A challenging case of concurrent multiple sclerosis andanaplastic astrocytoma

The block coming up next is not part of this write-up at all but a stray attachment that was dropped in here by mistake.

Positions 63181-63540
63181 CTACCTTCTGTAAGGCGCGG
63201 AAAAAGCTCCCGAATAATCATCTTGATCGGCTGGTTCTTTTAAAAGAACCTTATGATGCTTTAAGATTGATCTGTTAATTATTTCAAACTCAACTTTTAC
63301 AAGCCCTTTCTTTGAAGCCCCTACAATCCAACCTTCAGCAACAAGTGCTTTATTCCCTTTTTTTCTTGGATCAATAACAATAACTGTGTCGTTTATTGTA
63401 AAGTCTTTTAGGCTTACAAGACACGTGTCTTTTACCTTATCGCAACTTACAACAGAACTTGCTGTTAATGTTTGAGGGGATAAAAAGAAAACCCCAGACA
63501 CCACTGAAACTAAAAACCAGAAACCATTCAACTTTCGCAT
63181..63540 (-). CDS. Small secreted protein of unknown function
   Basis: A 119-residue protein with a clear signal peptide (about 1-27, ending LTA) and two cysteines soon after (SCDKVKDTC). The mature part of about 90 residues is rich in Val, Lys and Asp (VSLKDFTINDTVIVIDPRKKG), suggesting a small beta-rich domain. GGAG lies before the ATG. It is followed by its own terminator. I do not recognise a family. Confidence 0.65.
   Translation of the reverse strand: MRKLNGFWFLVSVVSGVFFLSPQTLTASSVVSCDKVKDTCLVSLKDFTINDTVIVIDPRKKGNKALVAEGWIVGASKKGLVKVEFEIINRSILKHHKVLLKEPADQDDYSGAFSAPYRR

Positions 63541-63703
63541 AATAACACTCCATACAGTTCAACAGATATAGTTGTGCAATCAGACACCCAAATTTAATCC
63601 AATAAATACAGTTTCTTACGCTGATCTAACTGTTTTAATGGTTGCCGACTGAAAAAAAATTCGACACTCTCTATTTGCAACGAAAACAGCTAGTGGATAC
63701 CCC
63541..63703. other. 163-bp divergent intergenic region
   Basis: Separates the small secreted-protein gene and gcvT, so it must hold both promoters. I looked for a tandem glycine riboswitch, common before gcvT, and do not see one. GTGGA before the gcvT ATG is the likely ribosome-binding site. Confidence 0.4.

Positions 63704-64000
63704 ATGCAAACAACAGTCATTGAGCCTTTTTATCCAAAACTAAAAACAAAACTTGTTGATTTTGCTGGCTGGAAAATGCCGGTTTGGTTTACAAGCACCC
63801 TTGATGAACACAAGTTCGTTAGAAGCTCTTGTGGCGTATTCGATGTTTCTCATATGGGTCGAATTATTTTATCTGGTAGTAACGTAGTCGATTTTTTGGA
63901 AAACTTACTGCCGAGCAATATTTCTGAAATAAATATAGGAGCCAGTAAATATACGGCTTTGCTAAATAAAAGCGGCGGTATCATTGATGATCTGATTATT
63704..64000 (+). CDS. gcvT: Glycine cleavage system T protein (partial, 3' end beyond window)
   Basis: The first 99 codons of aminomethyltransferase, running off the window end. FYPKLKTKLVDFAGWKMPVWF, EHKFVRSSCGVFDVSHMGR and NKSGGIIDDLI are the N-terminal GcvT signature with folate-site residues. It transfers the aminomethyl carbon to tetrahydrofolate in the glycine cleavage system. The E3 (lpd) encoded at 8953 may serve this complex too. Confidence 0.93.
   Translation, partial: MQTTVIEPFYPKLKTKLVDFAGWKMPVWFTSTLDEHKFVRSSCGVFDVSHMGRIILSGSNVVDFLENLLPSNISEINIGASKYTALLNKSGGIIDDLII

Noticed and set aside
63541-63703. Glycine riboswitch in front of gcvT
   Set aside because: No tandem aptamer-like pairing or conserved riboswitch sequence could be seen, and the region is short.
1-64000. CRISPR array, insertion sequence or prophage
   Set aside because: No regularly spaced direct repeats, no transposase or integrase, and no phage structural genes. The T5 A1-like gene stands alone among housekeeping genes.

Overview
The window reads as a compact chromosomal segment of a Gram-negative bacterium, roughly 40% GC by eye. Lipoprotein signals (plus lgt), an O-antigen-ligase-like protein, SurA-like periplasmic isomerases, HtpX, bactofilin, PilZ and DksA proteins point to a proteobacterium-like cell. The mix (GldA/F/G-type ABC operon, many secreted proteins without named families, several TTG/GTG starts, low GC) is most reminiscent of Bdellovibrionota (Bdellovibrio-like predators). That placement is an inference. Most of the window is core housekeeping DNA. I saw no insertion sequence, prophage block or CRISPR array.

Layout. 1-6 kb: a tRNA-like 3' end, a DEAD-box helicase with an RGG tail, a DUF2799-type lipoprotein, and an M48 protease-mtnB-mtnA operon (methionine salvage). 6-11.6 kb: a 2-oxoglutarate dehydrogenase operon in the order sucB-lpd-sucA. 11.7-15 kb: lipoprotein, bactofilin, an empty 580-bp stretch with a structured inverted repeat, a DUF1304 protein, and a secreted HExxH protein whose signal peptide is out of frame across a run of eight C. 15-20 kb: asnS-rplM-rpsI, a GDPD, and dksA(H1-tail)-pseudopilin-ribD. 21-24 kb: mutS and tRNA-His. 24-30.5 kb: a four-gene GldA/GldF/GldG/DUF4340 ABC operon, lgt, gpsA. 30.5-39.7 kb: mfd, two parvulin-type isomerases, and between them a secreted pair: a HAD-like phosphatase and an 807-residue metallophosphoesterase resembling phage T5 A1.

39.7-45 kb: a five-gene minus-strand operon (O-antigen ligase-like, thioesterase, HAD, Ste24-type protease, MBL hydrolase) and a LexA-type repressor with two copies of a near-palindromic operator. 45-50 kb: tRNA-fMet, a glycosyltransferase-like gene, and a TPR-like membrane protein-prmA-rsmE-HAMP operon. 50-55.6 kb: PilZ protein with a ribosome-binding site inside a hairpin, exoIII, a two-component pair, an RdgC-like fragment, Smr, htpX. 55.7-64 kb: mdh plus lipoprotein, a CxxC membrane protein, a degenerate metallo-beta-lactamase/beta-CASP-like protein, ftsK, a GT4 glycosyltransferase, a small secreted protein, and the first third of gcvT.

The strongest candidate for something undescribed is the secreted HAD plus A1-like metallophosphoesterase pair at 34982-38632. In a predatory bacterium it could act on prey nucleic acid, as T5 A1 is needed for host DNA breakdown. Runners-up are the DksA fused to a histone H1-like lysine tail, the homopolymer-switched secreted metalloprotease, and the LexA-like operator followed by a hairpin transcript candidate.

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Background: Cases of gliomas coexisting with multiple sclerosis (MS) have been described over the past few decades. However, due to the complex clinical and radiological traits inherent to both entities, this concurrent phenomenon remains difficult to diagnose. Much has been debated about whether this coexistence is incidental or mirrors a poorly understood neoplastic phenomenon engaging glial cells in the regions of demyelination. Case Description: We present the case of a 41-year-old patient diagnosed with a left-sided frontal contrast enhancing lesion initially assessed as a tumefactive MS. Despite systemic treatment, the patient gradually developed signs of mass effect, which led to decompressive surgery. The initial microscopic evaluation demonstrated the presence of MS and oligodendroglioma; the postoperative evolution proved complex due to a series of MS-relapses and tumor recurrence. An ulterior revaluation of the samples for the purpose of this report showed an MS-concurrent anaplastic astrocytoma. We describe all relevant clinical aspects of this case and review the medical literature for possible causal mechanisms. Conclusion: Although cases of concurrent glioma and MS remain rare, we present a case illustrating this phenomenon and explore a number of theories behind a potential causal relationship.